'Horror stories' spur road safety campaign

Sergeant Jim Corbett of the Thames Strategic Traffic Unit.
Sergeant Jim Corbett of the Thames Strategic Traffic Unit.

Too many ''horror stories'' about the risks to children using school buses has prompted a new road safety campaign in the Waikato.

Thames Strategic Traffic Unit sergeant Jim Corbett said the campaign to keep kids safe outside of schools was being driven by the community.

''School bus drivers have been coming in telling us horror stories about near misses involving cars not slowing down for stationary school buses,'' he said.

''When spoken to by Police many drivers claim ignorance of the requirement for vehicles travelling in both directions to slow down to 20km/h.''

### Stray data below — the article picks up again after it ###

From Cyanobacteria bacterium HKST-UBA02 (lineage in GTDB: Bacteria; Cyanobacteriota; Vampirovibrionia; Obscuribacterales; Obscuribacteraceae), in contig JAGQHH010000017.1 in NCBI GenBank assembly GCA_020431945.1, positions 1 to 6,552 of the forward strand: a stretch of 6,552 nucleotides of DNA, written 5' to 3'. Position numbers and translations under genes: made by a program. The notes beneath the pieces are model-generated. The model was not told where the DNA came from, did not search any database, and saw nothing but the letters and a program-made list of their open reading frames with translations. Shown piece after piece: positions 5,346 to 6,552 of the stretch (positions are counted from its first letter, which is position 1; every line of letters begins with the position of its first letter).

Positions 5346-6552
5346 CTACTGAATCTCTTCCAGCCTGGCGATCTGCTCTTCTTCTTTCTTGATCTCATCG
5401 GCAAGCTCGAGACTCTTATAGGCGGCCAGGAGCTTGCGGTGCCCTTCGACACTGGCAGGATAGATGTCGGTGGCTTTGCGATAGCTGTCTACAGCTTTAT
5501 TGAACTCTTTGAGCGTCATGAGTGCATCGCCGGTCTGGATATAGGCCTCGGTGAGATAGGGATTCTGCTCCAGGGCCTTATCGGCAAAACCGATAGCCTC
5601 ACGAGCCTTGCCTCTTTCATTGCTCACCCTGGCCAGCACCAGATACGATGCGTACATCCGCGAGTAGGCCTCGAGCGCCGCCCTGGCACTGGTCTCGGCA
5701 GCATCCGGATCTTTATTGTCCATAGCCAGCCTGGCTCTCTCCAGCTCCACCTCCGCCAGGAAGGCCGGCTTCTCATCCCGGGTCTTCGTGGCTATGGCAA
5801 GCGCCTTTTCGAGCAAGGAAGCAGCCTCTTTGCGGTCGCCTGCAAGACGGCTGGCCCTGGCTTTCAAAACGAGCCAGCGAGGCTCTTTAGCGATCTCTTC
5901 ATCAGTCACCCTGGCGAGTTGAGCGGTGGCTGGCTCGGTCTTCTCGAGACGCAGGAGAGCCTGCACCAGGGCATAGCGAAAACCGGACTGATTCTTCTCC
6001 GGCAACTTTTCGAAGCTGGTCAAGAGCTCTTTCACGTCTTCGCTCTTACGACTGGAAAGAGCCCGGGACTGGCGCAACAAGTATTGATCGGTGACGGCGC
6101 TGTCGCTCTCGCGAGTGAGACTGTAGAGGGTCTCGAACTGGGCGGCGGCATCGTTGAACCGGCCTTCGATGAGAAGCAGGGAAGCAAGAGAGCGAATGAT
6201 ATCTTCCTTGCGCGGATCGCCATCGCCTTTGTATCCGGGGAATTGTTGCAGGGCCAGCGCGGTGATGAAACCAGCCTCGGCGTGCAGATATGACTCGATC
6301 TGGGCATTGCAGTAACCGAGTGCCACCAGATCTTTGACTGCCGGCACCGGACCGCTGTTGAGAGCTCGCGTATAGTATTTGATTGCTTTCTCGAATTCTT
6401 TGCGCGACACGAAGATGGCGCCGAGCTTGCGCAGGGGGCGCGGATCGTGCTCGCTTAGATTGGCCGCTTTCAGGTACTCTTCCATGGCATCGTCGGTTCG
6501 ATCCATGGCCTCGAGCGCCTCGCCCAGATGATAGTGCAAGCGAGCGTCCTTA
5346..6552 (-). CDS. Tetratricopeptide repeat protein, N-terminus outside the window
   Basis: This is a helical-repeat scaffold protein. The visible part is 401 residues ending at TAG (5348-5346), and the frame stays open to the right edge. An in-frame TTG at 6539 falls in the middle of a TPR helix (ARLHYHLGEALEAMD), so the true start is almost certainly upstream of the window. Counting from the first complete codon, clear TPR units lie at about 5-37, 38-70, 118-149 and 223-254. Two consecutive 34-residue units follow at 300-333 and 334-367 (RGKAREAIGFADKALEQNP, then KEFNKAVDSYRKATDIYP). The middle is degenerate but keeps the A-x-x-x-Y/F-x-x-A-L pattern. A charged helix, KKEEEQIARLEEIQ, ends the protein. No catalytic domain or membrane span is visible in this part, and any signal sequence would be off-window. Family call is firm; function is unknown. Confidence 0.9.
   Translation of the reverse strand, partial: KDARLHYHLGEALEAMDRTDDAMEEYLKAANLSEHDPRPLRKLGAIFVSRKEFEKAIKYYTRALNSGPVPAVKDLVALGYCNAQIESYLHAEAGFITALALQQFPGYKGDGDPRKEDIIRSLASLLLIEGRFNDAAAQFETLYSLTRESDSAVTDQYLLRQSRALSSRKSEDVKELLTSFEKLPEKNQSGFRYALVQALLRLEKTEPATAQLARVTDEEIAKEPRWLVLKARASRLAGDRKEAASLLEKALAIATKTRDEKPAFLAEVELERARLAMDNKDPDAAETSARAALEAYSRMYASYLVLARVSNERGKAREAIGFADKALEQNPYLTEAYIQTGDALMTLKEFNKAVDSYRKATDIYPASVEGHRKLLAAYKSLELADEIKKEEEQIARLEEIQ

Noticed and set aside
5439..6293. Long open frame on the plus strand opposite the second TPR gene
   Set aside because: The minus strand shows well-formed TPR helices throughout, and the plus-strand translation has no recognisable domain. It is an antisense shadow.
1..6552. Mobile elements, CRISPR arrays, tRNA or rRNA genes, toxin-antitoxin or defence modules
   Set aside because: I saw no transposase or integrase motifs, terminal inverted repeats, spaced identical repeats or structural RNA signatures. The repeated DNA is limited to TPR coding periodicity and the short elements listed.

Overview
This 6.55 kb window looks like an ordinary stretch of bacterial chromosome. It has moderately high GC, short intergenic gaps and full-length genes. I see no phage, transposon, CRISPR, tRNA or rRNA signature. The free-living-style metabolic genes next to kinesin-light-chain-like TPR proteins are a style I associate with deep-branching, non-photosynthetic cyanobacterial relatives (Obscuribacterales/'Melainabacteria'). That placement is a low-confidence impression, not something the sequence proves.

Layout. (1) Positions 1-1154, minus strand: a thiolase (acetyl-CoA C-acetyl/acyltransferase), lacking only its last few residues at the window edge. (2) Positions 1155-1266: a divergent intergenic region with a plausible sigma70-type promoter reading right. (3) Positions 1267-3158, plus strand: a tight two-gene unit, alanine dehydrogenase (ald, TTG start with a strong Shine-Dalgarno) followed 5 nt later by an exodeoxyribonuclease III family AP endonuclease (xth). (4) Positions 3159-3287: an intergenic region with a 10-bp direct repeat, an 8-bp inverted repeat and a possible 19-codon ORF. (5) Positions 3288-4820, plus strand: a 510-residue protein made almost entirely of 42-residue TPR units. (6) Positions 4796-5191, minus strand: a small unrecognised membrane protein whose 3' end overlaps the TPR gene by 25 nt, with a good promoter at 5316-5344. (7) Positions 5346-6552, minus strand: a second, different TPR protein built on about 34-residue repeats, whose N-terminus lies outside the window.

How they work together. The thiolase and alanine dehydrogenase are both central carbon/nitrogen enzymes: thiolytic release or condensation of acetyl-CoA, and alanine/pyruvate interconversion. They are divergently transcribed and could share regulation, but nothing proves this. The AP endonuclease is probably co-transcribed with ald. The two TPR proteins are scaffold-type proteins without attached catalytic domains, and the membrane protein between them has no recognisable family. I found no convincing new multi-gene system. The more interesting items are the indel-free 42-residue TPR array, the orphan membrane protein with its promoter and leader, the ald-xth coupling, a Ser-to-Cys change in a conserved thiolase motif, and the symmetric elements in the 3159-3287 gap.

He said it had become such a serious safety issue in Eastern Waikato that local transport companies had funded 20km/h speed signs for the rear windows of school buses in the Coromandel and Hauraki areas.

''And it's not just an Eastern Waikato problem. In the 21 years from 1987 to 2007 22 children were killed, 45 were seriously injured and 91 received minor injuries when crossing the road to or from a school bus.''

Matamata-Piako sergeant Neil Mansill said people in his area were well aware of the dangers, with Waikato's last school bus-related death happening on Matamata's Tower Rd in May 2009.

''That death involved a Matamata Intermediate student who got off the bus opposite his home and was hit by a vehicle travelling in the opposite direction in a 100 km/h speed zone,'' he said.

''It's been a case of good luck rather than good driver management since then with continuing near misses being reported to us.''

Police warn that children can be easily distracted and it was up to drivers to allow themselves enough time to react.

''The best way to do that is to comply with the requirement of reducing your speed around school buses dropping off or picking up children, a moment's hesitation can lead to a lifetime's regret,'' Mr Mansill said.

Waikato